The writer, a Democrat, represents Pennsylvania in the Senate.
President Obama made the right decision to review the U.S. strategy against the Islamic State. Two months ago, he laid out a comprehensive strategy for degrading and ultimately defeating the brutal terrorist organization. His administration has started to implement that strategy, making progress through airstrikes, support for local groups ready to combat Islamic State fighters, diplomacy and sanctions enforcement.
However, I am concerned that our strategy lacks two important elements: a recognition that the Assad regime in Syria also must go and a strategy to address the underlying issues that created the space for the Islamic State to emerge and metastasize. As the administration reassesses, I urge the president to incorporate these elements into the strategy.
The Islamic State must be our top focus in the region; it presents the clearest and most pressing threat to our national security interests and those of our partners. However, I am concerned that the administration has turned its attention away from our previous goal: bringing about the end of the oppressive, violent rule of Bashar al-Assad. Now is the time for the administration to take a hard look at where this conflict started: in deep-seated grievances against oppressive national governments in Damascus and Baghdad.
More than three years ago, after the Damascus regime’s brutal crackdown on peaceful protesters in Hama, I called for Assad to step down. Others, including the president, soon followed. Since then, the scale and viciousness of the regime’s attacks against the Syrian people have only multiplied. As the world has focused on the Islamic State, the Syrian regime has continued to rain “barrel bombs” on civilian enclaves and schools — in direct violation of a U.N. Security Council prohibition of such attacks — to torture and brutalize suspected dissenters, to use chlorine gas in attacks and to starve innocent civilians into submission. The regime has survived, in part, because of strong backing in the United Nations from Russia, which has continued its own aggressive action in its back yard, and weapons and financing from the Iranian regime and its Hezbollah proxies. In all, more than 191,000 Syrian civilians have been killed, according to the United Nations.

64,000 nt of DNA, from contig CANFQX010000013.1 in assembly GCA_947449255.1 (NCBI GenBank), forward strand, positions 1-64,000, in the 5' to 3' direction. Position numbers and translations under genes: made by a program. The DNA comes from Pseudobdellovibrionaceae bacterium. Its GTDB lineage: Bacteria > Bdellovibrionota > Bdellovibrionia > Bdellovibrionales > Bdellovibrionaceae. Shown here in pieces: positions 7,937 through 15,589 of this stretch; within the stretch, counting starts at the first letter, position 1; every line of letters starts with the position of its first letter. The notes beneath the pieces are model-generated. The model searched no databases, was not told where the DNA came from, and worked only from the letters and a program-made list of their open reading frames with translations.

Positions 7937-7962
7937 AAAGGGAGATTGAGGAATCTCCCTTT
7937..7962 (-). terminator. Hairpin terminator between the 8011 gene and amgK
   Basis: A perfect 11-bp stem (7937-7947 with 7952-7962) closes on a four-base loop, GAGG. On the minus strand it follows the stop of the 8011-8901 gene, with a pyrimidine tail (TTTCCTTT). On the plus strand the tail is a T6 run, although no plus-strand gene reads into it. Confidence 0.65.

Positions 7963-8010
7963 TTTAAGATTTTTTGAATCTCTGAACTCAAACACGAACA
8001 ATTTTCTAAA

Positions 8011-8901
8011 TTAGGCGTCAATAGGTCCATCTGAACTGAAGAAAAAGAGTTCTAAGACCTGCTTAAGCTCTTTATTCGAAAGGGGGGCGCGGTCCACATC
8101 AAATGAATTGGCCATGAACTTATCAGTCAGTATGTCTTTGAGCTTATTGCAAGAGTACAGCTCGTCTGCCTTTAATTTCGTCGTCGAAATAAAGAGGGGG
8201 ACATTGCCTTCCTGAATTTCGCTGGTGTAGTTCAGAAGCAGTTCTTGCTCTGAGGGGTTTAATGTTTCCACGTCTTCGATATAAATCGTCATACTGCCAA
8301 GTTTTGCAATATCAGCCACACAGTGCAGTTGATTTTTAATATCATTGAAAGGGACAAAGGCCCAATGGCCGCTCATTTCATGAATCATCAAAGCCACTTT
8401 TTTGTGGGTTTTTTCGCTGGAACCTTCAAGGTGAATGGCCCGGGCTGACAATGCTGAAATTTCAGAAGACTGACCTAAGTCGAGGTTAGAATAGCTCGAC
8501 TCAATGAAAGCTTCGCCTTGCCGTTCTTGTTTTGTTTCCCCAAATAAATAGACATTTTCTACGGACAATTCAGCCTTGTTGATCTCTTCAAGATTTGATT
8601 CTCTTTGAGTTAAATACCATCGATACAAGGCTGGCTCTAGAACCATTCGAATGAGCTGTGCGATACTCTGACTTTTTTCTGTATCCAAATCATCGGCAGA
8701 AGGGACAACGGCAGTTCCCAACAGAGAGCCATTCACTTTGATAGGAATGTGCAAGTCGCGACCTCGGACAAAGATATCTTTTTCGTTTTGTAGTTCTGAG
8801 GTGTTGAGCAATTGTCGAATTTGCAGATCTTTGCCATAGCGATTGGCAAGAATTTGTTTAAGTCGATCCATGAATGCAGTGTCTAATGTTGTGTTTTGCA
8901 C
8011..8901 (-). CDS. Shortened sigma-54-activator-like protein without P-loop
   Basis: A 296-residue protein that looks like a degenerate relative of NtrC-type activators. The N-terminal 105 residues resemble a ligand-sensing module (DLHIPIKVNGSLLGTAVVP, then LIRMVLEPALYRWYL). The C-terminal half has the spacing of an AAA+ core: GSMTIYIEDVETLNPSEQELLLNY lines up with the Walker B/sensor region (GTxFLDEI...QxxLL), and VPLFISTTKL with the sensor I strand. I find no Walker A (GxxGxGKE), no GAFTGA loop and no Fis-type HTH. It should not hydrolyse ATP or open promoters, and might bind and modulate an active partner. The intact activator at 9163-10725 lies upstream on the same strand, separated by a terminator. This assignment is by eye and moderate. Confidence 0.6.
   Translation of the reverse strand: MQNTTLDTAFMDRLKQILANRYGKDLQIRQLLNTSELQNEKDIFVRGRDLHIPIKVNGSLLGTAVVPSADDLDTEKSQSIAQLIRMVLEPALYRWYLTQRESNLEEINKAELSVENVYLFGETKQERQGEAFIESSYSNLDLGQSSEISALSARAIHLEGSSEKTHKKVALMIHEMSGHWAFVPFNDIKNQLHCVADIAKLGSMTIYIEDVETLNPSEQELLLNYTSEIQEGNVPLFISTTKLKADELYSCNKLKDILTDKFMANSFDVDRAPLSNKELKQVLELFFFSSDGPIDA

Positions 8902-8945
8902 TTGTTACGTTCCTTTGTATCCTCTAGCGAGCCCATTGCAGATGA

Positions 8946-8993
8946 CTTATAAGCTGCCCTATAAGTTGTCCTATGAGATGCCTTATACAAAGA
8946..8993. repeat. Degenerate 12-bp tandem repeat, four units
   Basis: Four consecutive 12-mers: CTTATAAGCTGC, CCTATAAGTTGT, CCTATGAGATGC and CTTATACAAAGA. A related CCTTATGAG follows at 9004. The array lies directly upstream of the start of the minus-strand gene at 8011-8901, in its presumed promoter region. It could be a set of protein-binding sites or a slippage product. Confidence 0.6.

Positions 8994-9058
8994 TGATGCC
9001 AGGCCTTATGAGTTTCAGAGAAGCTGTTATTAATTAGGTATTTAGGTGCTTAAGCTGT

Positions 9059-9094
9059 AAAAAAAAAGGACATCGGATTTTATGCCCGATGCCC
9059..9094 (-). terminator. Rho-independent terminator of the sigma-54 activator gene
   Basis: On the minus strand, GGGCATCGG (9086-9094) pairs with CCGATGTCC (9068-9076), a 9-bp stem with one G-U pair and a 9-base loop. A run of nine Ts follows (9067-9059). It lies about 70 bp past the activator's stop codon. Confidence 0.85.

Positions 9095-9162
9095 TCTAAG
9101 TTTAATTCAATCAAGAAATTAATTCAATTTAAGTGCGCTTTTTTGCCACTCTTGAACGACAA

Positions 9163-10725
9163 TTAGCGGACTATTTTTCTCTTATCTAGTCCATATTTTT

In light of this, I disagree with the State Department’s decision to rescind funding for a program designed to collect evidence of war crimes in Syria. I hope there will be a day when Assad and his henchmen are held accountable for their crimes. To abandon this goal would be to break faith with our international commitments and undermine U.S. credibility in the region.
As we have heard administration officials and others say recently: There is no purely military solution to the conflict in Syria. I agree. What good is it to defend a community if the people trapped inside can’t access basic services — food, shelter, medical care, police services? The administration’s reassessment also offers an opportunity to revisit the non-military components of its strategy. Now is the time to double down on our efforts to support the moderate, civilian opposition in Syria.
A targeted, strategic investment in helping Syria’s farmers, doctors and bureaucrats to administer the basic services expected of a functioning government could help undermine Islamic State control and set the foundation for a stable Syria. For example, helping moderate civilian leaders bypass the terrorist group to secure and deliver fuel to besieged communities before winter arrives would be a significant first step. A serious effort to bolster the civilian leadership in Iraq — especially in the Kurdish region — could have a similar effect.
It is appropriate and prudent for administration and congressional leaders to debate and reassess our strategy to combat the Islamic State and help stabilize the region. This is a prime opportunity to ensure that our strategy addresses the root causes of this conflict, especially the brutality of the Assad regime.
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